1 February 2016

It’s caucus day in Iowa, so what better time to rip off Nate Silver? Silver has a well-respected election forecasting model based on polls, polling firms’ historical house effects and accuracy, and a few non-poll factors like endorsements. Probably took a lot of hard work.

But it’s actually pretty easy to build a simple poll-based model yourself using Python. I’ve thrown one together, which I’m calling the 430 model. Why 430? Because of the 80/20 rule: you can get 80 percent of the way there with 20 percent of the work, and 430 is about 80 percent of 538.

Everything below is available in a Jupyter notebook here Let’s start with a little setup:

```
import collections
import datetime
import numpy as np
import pandas as pd
import requests
API_ENDPOINT = "http://elections.huffingtonpost.com/pollster/api/polls"
np.random.seed(2016)
```

So, first, let’s get our polling data, which we can do using the Pollster API:

```
def get_all_results(state='US', party='gop', start_date='2015-6-1'):
topic = '2016-president-{}-primary'.format(party)
params = {'state': state,
'after': start_date,
'topic': topic
}
page = 1
while True:
params['page'] = page
page_results = requests.get(API_ENDPOINT,
params=params).json()
for poll in page_results:
subpop = next(i['subpopulations'][0]
for i in poll['questions']
if i['topic'] == topic)
for response in subpop['responses']:
if response['first_name']:
yield {'poll': poll['id'],
'date': poll['end_date'],
'filter': subpop['name'].lower(),
'obs': subpop['observations'],
'candidate': '{} {}'.format(response['first_name'],
response['last_name']),
'mean': response['value']}
if len(page_results) < 10:
break
page += 1
def get_polls(state='US', party='gop', start_date='2015-6-1'):
polls = pd.DataFrame(get_all_results(state=state,
party=party,
start_date=start_date))
polls['date'] = pd.to_datetime(polls['date'])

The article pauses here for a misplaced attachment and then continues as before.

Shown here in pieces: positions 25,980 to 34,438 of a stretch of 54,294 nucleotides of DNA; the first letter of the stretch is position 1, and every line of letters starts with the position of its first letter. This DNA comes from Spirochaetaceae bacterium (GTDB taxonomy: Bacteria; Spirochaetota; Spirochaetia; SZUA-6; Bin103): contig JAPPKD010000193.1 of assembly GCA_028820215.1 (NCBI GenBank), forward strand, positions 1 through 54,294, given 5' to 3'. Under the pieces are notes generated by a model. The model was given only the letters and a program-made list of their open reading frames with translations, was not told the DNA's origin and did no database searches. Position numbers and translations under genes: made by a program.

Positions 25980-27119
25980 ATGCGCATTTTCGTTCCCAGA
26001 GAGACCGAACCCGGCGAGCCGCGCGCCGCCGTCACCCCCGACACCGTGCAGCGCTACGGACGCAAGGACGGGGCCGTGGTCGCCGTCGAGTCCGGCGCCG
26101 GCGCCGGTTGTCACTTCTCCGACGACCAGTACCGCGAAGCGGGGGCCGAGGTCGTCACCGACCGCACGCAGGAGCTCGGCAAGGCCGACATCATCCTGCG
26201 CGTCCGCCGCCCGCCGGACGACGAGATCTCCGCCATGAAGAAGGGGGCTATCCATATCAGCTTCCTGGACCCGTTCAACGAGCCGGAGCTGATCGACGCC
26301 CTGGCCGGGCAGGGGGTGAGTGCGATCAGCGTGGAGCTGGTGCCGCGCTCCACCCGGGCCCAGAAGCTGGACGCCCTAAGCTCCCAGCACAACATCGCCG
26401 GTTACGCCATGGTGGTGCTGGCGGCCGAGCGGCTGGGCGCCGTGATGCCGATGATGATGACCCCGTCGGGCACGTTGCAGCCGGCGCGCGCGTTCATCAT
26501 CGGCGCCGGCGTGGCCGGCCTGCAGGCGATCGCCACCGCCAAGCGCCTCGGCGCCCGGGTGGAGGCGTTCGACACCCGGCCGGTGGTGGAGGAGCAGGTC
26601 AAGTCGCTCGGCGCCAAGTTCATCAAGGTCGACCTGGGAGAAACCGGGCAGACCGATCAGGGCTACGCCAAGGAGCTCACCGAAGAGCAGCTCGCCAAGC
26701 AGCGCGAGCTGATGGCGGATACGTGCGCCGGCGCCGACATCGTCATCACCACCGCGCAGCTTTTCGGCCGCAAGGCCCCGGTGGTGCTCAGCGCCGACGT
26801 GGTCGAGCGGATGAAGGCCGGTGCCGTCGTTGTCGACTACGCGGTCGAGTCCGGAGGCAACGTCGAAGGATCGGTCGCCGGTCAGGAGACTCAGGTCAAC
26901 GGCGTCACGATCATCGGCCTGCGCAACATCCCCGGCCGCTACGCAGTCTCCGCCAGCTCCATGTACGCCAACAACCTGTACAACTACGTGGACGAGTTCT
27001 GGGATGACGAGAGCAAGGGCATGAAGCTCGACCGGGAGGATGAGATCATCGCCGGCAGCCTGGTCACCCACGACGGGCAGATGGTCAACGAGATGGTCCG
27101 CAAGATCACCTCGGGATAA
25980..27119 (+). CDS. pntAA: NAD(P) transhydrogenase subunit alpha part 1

return polls
```

Those two functions will allow us to specify a state, a party (either ‘gop’ or ‘dem’, per Pollster), and how far back in time we want to go. What we get back is a Pandas DataFrame where each row has the result for one candidate for one poll, plus some metadata about the poll. All we really need for this model is the date, result, and number of observations, but I’ve also included the population screen in case you want to, say, restrict to only likely voters.

Now we want to combine those poll results for a point-in-time estimate of the mean, plus a standard deviation of the estimate. But not all polls are equally good; we’ll want to be able to weight them somehow.

We’re going to be lazy, and just weight based on recency. For each poll, we’ll set a weight of one over the square of the age of the poll plus one (the plus one is so that we don’t divide by zero). Then we can create a super-poll, in which we pool all the folks who said they’d vote for each candidate in any poll, multiplied by the weight of that poll. This allows us to calculate both the weighted estimate of the mean and the standard deviation of the estimate:

```
def get_distribution_for_date(polls, target_date=None, window=30):
if target_date is None:
target_date = datetime.datetime.today()
polls = polls[
(polls['date'] <= target_date)
& (polls['date'] > target_date - datetime.timedelta(window))
]
weights = 1 / np.square(
(target_date - polls['date']) /np.timedelta64(1, 'D') + 1)
weighted = polls[['candidate']].copy()
weighted['n'] = weights * polls['obs']
weighted['votes'] = polls['mean'] / 100 * polls['obs'] * weights
weighted = weighted.groupby('candidate').sum()
weighted['mean'] = weighted['votes'] / weighted['n']
weighted['std'] = np.sqrt(
(weighted['mean'] * (1 - weighted['mean'])) / weighted['n'])